There are 8 steps to an initial public offering. Firstly, underwriters present proposals as well as valuations discussing their services, the best time of security to issue, etc.
The second step is to choose an underwriter. Importantly, the company chooses its underwriters and formally agrees to underwriting terms through an underwriting agreement. Another step is to form IPO teams. Usually, such teams consist of comprising underwriters, lawyers, certified public accountants, as well as Securities and Exchange Commission (SEC) experts.
We should not forget about documents. For instance, the information regarding the company is compiled for required IPO documentation. Notably, the S-1 Registration Statement is the primary IPO filing document. This document has two parts – the prospectus and the privately held filing information.
It is also important to create marketing materials. Underwriters, as well as executives, market the share issuance to estimate demand and establish a final offering price.
The next step is to form a board of directors as well as ensure processes for reporting auditable financial and accounting information every quarter. Moreover, the company issues its shares on an IPO date and the last step is post-IPO.
IPO and interesting details
The main objective of an initial public offering is to raise capital for a business. An IPO can also come with other advantages. For example, the company gets easier access to investment from the entire investing public to raise capital. An IPO also facilitates easier acquisition deals (share conversions).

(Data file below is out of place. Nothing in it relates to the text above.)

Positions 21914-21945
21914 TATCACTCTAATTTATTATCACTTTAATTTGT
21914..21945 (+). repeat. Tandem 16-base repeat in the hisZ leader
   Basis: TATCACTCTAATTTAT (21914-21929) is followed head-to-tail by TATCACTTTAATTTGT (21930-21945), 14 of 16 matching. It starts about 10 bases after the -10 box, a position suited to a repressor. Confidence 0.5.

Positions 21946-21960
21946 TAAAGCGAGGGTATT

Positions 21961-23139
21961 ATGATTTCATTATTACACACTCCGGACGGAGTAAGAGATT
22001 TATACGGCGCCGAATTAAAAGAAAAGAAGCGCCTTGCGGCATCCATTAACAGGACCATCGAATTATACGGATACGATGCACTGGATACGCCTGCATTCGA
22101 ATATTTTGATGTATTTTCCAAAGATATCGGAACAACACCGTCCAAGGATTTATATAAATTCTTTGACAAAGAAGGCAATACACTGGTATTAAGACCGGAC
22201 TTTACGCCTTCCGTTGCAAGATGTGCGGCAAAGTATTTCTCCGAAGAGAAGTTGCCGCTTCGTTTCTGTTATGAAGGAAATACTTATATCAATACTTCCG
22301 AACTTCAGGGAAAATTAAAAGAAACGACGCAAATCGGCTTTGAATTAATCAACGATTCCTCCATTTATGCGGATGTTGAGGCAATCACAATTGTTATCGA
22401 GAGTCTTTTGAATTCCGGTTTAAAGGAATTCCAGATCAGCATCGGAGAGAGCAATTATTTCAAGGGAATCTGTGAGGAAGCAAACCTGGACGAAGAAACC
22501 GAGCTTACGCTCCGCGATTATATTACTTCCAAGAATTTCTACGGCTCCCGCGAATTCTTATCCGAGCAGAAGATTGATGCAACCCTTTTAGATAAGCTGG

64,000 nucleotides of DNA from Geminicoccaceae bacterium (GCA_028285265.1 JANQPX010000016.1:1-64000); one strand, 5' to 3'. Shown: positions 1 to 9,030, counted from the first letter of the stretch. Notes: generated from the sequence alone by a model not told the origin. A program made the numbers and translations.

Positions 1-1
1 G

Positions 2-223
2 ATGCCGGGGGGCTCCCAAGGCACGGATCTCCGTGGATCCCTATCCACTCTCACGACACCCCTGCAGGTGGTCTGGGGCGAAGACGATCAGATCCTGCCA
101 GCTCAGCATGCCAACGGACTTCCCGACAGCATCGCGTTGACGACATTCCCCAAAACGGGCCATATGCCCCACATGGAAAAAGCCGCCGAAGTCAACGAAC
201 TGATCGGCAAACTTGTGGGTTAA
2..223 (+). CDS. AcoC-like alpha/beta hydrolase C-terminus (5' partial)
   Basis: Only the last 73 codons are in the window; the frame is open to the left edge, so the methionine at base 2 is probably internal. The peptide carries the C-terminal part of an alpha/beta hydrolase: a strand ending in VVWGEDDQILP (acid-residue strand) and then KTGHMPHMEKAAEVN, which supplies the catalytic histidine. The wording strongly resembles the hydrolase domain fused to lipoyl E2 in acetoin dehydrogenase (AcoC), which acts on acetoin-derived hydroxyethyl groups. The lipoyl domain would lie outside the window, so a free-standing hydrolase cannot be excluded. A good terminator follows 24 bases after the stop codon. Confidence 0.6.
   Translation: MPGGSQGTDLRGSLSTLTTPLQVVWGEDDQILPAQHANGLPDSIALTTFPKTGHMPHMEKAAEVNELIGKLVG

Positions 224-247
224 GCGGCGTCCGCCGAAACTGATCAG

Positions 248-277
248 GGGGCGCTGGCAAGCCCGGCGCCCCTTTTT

Furthermore, thanks to an IPO it can be easier to establish the value of an acquisition target if it has publicly traded shares. Also, a public company can raise additional funds in the future through secondary offerings. Besides, public companies can attract as well as keep better management and workers through liquid stock equity participation. Importantly, many companies will compensate executives or other employees through stock compensation at the IPO. Initial public offerings can give a company a lower cost of capital for both equity and debt. An IPO can also improve the company’s reputation and prestige, which can help the company’s sales and benefits.
An initial public offering also has its disadvantages. It is an expensive process and the costs of maintaining a public company are ongoing and often unrelated to the other costs of doing business. The company must disclose financial and other business information. Moreover, during these disclosures, it may to publicly reveal secrets that could help its rivals. Unfortunately, there is also an increased risk of various legal issues. Let’s not forget about a loss of control and stronger agency problems due to new shareholders who obtain voting rights. They can effectively influence decisions via the board of directors.
Companies should take into account all advantages and disadvantages. In spite of all challenges, an IPO is a great opportunity to raise a lot of capital. So, it is not surprising that companies are willing to deal with challenges in order to go public.